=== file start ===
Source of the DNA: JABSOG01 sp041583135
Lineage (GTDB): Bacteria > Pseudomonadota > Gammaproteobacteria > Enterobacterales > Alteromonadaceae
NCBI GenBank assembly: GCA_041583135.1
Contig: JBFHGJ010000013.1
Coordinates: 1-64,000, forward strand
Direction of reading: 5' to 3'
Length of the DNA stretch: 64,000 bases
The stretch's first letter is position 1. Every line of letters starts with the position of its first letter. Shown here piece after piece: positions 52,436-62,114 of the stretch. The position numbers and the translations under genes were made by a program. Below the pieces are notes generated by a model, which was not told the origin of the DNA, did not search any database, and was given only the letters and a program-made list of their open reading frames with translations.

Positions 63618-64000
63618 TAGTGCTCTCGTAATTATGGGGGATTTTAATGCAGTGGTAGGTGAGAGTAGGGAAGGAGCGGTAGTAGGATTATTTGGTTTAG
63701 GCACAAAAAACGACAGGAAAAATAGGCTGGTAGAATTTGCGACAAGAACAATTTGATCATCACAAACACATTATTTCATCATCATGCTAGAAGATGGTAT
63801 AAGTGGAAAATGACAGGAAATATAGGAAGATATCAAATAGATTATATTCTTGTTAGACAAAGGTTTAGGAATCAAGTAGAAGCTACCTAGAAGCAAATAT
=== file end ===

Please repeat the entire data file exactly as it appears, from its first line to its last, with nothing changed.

Source of the DNA: JABSOG01 sp041583135
Lineage (GTDB): Bacteria > Pseudomonadota > Gammaproteobacteria > Enterobacterales > Alteromonadaceae
NCBI GenBank assembly: GCA_041583135.1
Contig: JBFHGJ010000013.1
Coordinates: 1-64,000, forward strand
Direction of reading: 5' to 3'
Length of the DNA stretch: 64,000 bases
The stretch's first letter is position 1. Every line of letters starts with the position of its first letter. Shown here piece after piece: positions 52,436-62,114 of the stretch. The position numbers and the translations under genes were made by a program. Below the pieces are notes generated by a model, which was not told the origin of the DNA, did not search any database, and was given only the letters and a program-made list of their open reading frames with translations.

Positions 63618-64000
63618 TAGTGCTCTCGTAATTATGGGGGATTTTAATGCAGTGGTAGGTGAGAGTAGGGAAGGAGCGGTAGTAGGATTATTTGGTTTAG
63701 GCACAAAAAACGACAGGAAAAATAGGCTGGTAGAATTTGCGACAAGAACAATTTGATCATCACAAACACATTATTTCATCATCATGCTAGAAGATGGTAT
63801 AAGTGGAAAATGACAGGAAATATAGGAAGATATCAAATAGATTATATTCTTGTTAGACAAAGGTTTAGGAATCAAGTAGAAGCTACCTAGAAGCAAATAT